The last of the Patent in this group is the Land Patent. The Land Patent is related to a front and rear bow sight system for attachment to an archery bow. It includes an elongated support member for rigid attachment of the sight to the bow, with a front sight member attached to the front of the support member, and a back sight member attached to the rear of the support member. Both the front and the rear sight members contain vertical and horizontal cross-hair pairs. The assembly is adjustable as respects both sight members so that when an archer has pulled the bow to its full draw, and to that archer's normal anchor, the horizontal and vertical cross-hairs of the front and rear sight members are superimposed upon one another. While the dual cross-hairs of the device as disclosed in Land provides a means to reduce cant, the superimposing of one cross-hair upon another in view of the thickness of the cross-hairs, obstructs the view of the archer and does not provide for a precise alignment of the cross-hairs' intersection with the desired yardage pin of the front sight, particularly when the front sight yardage pins are close together.
With specific reference to the back sight of the Land invention, the mounting portion is comprised of a mounting plate or block, a fixed rear extension and a slideable engagement rod moveable thereabout for movement of the sight toward and away from the archer. In addition, the back sight is capable of being adjusted in both the horizontal and vertical planes. The adjustment of the Land invention is accomplished by threading fasteners into spaced pairs of holes in the fixed rear extension. Therefore, continuous adjustment of the back sight along the length of the fixed rear extension is not available. Further, the Land Patent does not teach that its archery bow sight is capable of being mounted to any existing conventional front sight.
Accordingly, it is an object of the present invention to provide a back sight that is universally mountable to any conventional front sight below the quiver mount, including state-of-the-art sights such as those manufactured by Tru-Glo. In addition, the present invention provides a back sight that is also universally mountable to the bow frame.
It is an additional object of the present invention to permit a more precise alignment with the desired pin of a conventional front sight; thereby enabling the user to achieve greater target accuracy.
It is also an object of the present invention to provide a back sight that is adjustable in three planes: toward and away from the archer, up and down in the plane parallel to the bow frame, and side to side in the plane perpendicular to the bow frame.
It is a further object of the present invention to provide for easy use of the back sight assembly by a wide variety of archers in terms of their physical size and dimensions such as height and arm length.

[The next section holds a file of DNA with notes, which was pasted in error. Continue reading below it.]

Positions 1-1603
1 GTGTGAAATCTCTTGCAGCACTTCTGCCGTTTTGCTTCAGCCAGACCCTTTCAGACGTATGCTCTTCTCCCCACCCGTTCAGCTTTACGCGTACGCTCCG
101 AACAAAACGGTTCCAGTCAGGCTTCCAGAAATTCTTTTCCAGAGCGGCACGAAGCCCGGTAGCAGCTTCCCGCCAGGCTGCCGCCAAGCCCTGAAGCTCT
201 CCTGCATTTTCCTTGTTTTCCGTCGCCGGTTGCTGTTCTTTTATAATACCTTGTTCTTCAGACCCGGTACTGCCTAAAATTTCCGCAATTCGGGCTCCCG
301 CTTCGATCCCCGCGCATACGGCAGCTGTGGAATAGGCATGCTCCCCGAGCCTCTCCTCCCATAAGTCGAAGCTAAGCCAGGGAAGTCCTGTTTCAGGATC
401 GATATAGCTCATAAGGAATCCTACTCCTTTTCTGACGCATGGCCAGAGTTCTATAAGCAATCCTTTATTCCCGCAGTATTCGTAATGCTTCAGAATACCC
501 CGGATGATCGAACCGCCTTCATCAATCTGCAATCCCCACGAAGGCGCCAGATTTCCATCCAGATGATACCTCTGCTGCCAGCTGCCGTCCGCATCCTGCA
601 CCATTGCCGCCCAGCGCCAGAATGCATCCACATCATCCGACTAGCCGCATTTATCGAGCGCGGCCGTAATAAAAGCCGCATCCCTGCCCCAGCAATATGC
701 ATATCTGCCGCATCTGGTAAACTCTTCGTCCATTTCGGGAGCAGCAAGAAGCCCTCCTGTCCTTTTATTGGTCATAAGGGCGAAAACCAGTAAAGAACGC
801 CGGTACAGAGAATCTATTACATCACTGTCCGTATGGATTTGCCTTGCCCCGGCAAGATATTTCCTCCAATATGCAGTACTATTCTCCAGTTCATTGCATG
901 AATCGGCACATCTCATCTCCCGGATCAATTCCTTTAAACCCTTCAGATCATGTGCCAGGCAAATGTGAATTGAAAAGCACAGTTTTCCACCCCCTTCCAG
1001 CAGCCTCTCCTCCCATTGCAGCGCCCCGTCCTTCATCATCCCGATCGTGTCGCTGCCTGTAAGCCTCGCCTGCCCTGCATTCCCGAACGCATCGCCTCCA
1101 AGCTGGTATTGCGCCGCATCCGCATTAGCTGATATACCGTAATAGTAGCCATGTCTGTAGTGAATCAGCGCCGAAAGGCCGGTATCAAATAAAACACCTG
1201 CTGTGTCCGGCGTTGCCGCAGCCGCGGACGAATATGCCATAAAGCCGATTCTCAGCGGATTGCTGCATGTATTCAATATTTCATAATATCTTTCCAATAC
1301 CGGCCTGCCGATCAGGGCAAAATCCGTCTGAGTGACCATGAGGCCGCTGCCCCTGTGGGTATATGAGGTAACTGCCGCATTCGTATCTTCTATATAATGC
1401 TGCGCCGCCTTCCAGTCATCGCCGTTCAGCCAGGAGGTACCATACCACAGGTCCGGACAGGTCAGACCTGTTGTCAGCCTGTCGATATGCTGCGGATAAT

It is also an object of the present invention to provide for easy sighting of the bow by a professional archery shop without the individual archer being present.
In accordance with a preferred embodiment of this invention, the subject back sight comprises a mounting member for mounting the backsight to the bow frame or to the front sight beneath the quiver mount, a support member extending from the mounting member, a first rod slidably attached to the mounting member, a second rod slidably attached to the first rod, a sighting member integral with the second rod, and a set of three (3) set screws for positively retaining: the first rod to the receptacle; the mounting member to the receptacle; and the second rod to the first rod.
FIG. 1 illustrates a side view of a conventional bow and front sight. It also illustrates the location of the subject backsight and its connection with a conventional front sight.
FIG. 2 is a side view of the subject backsight.
FIG. 3 is a side elevational view of the subject backsight.
FIG. 4, shows a view of the backsight from the user's perspective.
FIG. 5a shows an exploded view of the preferred embodiment of the sighting member, known as a notch sight, from the user's perspective. FIG. 5b shows an exploded side view of the notch sight. FIG. 5c shows an exploded end view of the notch sight encircled by a ring.
The preferred embodiment of the subject back sight comprises a mounting member preferably being, a block for mounting the backsight to the bow frame or to holes provided by conventional front sights for attaching a quiver mount, a support member extending from the mounting member, a first rod slidably attached to the support member, a second rod slidably attached to the first rod, an adjustable sight integral with the second and a set of three (3) set screws for positively retaining: the first rod to the receptacle; the support member rod to the receptacle; and the second rod to the first rod.